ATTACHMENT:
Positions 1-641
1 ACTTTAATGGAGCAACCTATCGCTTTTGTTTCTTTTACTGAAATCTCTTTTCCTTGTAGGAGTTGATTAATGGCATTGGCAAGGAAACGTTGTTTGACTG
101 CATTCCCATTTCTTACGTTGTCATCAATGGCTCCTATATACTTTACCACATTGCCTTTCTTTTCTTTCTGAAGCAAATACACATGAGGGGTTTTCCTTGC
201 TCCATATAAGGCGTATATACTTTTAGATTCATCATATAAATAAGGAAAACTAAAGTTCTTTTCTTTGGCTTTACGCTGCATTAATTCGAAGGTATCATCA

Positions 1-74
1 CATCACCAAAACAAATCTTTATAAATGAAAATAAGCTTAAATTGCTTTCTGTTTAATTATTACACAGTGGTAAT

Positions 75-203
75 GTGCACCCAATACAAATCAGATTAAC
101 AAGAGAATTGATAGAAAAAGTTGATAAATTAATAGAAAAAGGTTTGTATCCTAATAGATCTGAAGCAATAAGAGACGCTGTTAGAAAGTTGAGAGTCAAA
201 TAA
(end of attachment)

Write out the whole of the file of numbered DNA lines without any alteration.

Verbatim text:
Positions 1-641
1 ACTTTAATGGAGCAACCTATCGCTTTTGTTTCTTTTACTGAAATCTCTTTTCCTTGTAGGAGTTGATTAATGGCATTGGCAAGGAAACGTTGTTTGACTG
101 CATTCCCATTTCTTACGTTGTCATCAATGGCTCCTATATACTTTACCACATTGCCTTTCTTTTCTTTCTGAAGCAAATACACATGAGGGGTTTTCCTTGC
201 TCCATATAAGGCGTATATACTTTTAGATTCATCATATAAATAAGGAAAACTAAAGTTCTTTTCTTTGGCTTTACGCTGCATTAATTCGAAGGTATCATCA

Positions 1-74
1 CATCACCAAAACAAATCTTTATAAATGAAAATAAGCTTAAATTGCTTTCTGTTTAATTATTACACAGTGGTAAT

Positions 75-203
75 GTGCACCCAATACAAATCAGATTAAC
101 AAGAGAATTGATAGAAAAAGTTGATAAATTAATAGAAAAAGGTTTGTATCCTAATAGATCTGAAGCAATAAGAGACGCTGTTAGAAAGTTGAGAGTCAAA
201 TAA